Some onboard ”are best tackled with redundancy or expert help. While Grand Prix navigator Ian ”Burns, Oracle Racingteam coordinator and head of its performance department, recalls having opened a defunct VHF unit and resoldered it during a weight-conscious ocean race that required a particular position report, cruising skippers typically put their faith in worldwide service and battery-powered backups (and spare batteries, stored separately in a waterproof container to prevent discharge or water damage). carry a few relevant circuit boards and displays as well as a spare chart plotter,”Piper said, also carry a soldering iron and micro-size screwdrivers. However, offshore circuitry repair isnrealistic for me. Instead, I buy instruments that have worldwide service." Marx agrees. go there,”he said. all printed circuit boards, and you don t have the experience or the parts to make the repair.”

For emergency navigation, Marx and Honey prefer celestial and dead reckoning as backups. Piper casts his lot with redundancy and fresh batteries. Pipe Dream IX, Piper said there are at least six GPS units, counting emergency gear, [plus] laptops, satellite communication, iPads and handhelds.”Whichever MO suits you, the best preparation may be to command a working knowledge of celestial navigation and carry spares.

Route-planning also is a major consideration. put waypoints into the GPS, not entire routes,”Marx said. I donallow the GPS to talk to the autopilot.”If you blindingly plot an entire route, instead of stringing together a series of waypoints, you risk cutting a corner or two and running aground.

Weather routing also has become very popular. For serious racing, Honey retrieves and analyzes the past 10 years of weather information for the given route, and then runs 140 route permutations based on the information that he derives from importing this data into a velocity prediction program.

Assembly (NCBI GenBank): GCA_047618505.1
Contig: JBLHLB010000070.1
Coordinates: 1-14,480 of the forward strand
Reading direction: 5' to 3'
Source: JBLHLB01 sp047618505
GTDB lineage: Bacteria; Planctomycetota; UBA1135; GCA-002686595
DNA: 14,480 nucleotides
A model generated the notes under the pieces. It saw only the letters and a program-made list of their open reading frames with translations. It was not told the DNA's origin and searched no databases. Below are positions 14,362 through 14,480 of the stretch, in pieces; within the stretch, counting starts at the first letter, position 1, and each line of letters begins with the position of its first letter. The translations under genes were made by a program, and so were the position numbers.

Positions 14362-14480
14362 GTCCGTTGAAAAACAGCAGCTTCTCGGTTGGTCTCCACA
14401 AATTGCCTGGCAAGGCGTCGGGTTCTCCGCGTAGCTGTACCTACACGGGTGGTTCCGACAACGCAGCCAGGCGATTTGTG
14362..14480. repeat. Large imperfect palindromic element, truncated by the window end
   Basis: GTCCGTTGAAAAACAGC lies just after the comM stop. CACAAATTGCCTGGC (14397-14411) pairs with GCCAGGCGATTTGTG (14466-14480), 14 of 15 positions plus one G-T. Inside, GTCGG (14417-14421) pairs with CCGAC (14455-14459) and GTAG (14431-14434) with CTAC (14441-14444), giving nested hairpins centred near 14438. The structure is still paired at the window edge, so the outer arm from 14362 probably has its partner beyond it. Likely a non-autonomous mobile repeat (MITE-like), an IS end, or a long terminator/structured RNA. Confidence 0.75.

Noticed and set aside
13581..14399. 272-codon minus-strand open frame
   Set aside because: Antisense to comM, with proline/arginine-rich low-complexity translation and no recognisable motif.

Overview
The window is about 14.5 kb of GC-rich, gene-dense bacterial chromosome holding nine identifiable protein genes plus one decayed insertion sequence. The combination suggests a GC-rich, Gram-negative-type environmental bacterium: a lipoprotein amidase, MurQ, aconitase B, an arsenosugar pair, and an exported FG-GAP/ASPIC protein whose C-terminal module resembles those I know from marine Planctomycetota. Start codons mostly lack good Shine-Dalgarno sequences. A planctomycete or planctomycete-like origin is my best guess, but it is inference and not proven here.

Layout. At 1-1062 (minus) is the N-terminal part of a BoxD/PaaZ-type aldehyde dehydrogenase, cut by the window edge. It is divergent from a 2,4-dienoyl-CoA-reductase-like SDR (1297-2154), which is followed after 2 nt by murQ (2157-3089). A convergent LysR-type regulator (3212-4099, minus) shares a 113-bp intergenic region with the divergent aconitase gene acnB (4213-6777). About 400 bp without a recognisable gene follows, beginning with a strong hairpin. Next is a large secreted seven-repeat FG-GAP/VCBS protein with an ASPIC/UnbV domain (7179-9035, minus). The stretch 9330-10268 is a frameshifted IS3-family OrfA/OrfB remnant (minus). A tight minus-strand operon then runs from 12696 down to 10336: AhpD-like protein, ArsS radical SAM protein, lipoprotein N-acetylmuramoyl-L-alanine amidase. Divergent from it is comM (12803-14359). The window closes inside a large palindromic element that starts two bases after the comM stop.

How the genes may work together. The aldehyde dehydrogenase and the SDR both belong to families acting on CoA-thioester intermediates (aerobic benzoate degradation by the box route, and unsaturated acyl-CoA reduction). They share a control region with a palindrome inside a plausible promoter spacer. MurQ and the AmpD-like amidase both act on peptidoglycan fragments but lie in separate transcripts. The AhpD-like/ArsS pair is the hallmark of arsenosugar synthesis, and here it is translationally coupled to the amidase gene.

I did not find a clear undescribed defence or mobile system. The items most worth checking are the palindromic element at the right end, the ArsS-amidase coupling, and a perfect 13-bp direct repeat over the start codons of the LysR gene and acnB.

Honey believes strongly in consulting a weather router prior to big races. He also advises that navigators subscribe to an e-mail GRIB-file server, involve a weather-forecasting service, such as Commanders Weather or Meteo France early in the planning, and keep the team involved throughout the preparations and voyage (rules permitting).

Piper and Marx both consult weather-forecasting services for big adventures, and both men pay a lot of attention to weather forecasts the week or so ahead of time, and to developing meteorological situations while theyoffshore. long passages, I start with the government pilot atlases, which give you the wind direction and strength statistics, current (direction) arrows and a gale-warnings history,”Marx said. there are the long-range NOAA weather forecasts.”

Routing software also helps simplify weather, current and route-finding decisions. For sailboat-racing, Honey and Burns trust an array of programs. is good for viewing the weather along the route, while Adrena Tactique is good for including sea state, wind, wave and crossing angles into the routing. Deckman is great for computing reverse isochrones, which make it easier to understand the  of diverting from the route in different areas," Honey said.

Modern technology has enabled meteorologists to create and distribute higher-quality forecasts than those of even a decade ago. Getting information is easy now. , the accuracy of the forecasts has improved,”Burns said, my confidence in weather-routing software has dramatically increased.”

Piper and Marx advise navigators to carry full paper (1:80,000 scale) and electronic charts for their route. Honey, however, takes a more weight-conscious approach and carries detailed paper charts for the start, finish and areas of concern, but relies on full electronic and macro-scale paper charts for the offshore portions. All of the experts I consulted agree that the navigator must know the entire route, its challenging sections and all navigational hazards, and especially the routing that will take the vessel off-soundings. He should consult the chart a few days prior to making landfall and to commit germane details (say, high and low tide for critical areas) to memory. what the entrance looks like arid where the hard spots are, before you get there at midnight in the rain,”Marx said.

Unlike other scheduled maintenance for your yacht, proper nav-station preparation can mean the difference between arriving safely and quickly at Point B or creating your own private Bermuda Triangle.